Most elected officials are not volunteers; they do get paid. Some earn it, while others do not. Some give above and beyond what is expected for their pay.
I have seen the works of state Rep. Phyllis Mundy, D-Kingston. I have seen her help any citizen in need. She does not ask how you are registered to vote; she does not ask if you’re registered at all. She will ask, “How can I help you?” [except when it came to her pay raise, when she asked the reverse]. She will stand shoulder to shoulder with a group of volunteers to complete a project for which she gained the funding [from other people's money].
I was there when my school district, Wyoming Area, received $30,000 in grants [which she taxed from other people] to help build the Tenth Street and Montgomery Avenue elementary schools’ playgrounds. I was there when she dedicated the new fence [which she paid for with other people's money] at the Wyoming/West Wyoming Sixth Street Little League field, built with another $10,000 grant. The new police vehicles that protect us were a result of her hard work [in allocating other people's money.].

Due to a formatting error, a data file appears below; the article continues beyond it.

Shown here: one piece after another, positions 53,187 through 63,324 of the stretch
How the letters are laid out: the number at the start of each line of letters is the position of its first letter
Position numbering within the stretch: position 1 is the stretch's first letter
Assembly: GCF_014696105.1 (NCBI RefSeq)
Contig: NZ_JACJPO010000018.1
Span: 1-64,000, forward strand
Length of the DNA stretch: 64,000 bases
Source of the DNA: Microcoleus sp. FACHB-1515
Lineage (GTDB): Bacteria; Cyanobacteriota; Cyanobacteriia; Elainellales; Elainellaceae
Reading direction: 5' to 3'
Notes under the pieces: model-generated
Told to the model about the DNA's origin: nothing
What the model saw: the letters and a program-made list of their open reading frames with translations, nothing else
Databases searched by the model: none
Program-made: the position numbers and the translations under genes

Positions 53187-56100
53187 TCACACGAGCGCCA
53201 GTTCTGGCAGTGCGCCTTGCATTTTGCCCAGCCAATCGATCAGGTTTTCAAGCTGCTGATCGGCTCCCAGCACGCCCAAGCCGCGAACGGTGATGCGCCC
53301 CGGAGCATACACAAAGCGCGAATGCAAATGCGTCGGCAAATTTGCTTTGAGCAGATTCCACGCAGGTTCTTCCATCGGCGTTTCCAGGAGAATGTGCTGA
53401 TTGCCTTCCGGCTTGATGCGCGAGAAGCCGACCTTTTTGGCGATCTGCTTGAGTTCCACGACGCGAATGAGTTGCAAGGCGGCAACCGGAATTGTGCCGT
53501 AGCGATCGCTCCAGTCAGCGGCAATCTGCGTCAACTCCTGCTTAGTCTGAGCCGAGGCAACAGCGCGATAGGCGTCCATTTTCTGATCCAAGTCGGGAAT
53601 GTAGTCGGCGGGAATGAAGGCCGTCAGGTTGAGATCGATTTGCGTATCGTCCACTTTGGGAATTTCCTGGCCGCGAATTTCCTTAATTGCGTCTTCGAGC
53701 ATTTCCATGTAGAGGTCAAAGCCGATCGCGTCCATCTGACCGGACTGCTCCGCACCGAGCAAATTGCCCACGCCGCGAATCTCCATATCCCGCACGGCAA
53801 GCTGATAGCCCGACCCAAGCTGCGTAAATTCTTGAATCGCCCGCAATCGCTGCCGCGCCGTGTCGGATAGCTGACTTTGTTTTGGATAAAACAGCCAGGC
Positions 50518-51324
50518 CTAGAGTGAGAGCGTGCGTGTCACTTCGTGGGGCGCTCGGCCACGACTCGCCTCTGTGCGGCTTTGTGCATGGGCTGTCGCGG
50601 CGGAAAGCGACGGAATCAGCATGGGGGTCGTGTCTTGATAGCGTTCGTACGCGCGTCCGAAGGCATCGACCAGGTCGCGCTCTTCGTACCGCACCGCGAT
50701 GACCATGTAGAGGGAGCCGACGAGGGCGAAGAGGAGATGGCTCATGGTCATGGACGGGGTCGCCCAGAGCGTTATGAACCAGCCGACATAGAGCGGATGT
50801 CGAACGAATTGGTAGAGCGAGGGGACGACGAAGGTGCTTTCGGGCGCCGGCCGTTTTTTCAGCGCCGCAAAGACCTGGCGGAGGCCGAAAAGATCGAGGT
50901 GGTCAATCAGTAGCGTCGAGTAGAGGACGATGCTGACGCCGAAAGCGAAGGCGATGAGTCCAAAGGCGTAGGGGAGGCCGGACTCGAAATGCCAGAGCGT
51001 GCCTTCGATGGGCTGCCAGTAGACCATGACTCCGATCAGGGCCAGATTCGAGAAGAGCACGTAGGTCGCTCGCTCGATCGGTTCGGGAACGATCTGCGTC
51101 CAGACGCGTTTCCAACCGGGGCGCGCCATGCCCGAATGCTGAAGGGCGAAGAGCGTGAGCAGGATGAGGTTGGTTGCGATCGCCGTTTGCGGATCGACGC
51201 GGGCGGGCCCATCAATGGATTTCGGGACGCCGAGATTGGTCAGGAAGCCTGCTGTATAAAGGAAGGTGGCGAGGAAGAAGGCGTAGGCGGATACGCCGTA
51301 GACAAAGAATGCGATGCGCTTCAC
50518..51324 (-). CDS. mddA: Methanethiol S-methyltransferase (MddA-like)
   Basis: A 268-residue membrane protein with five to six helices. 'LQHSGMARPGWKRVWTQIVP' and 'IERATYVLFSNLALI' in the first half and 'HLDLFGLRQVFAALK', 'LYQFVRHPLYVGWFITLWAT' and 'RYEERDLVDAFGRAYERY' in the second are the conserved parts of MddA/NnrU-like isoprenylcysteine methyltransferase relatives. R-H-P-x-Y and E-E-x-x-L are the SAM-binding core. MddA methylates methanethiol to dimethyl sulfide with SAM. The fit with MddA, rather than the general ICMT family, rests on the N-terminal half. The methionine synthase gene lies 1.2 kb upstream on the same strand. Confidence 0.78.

I am disturbed to hear some election-year “politicians” try to portray Rep. Mundy as self-serving. I have seen the total opposite [except for when she buys votes using other people's money].
I believe that Rep. Mundy’s picture or an article about her good works could be in the newspaper every day. I believe her interest is serving the people she represents [when she can give them other people's money].
Thank you and good job, Rep. Mundy.
Thursday, September 30, 2010
Praise with Context
A one Dan Skok took the liberty of writing a letter to the editor in the Times Leader praising Phyllis Mundy. Because the letter was wantonly lacking context, I thought I'd provide some. I hope Mr. Skok doesn't mind. My additions are in bold, and all else is his.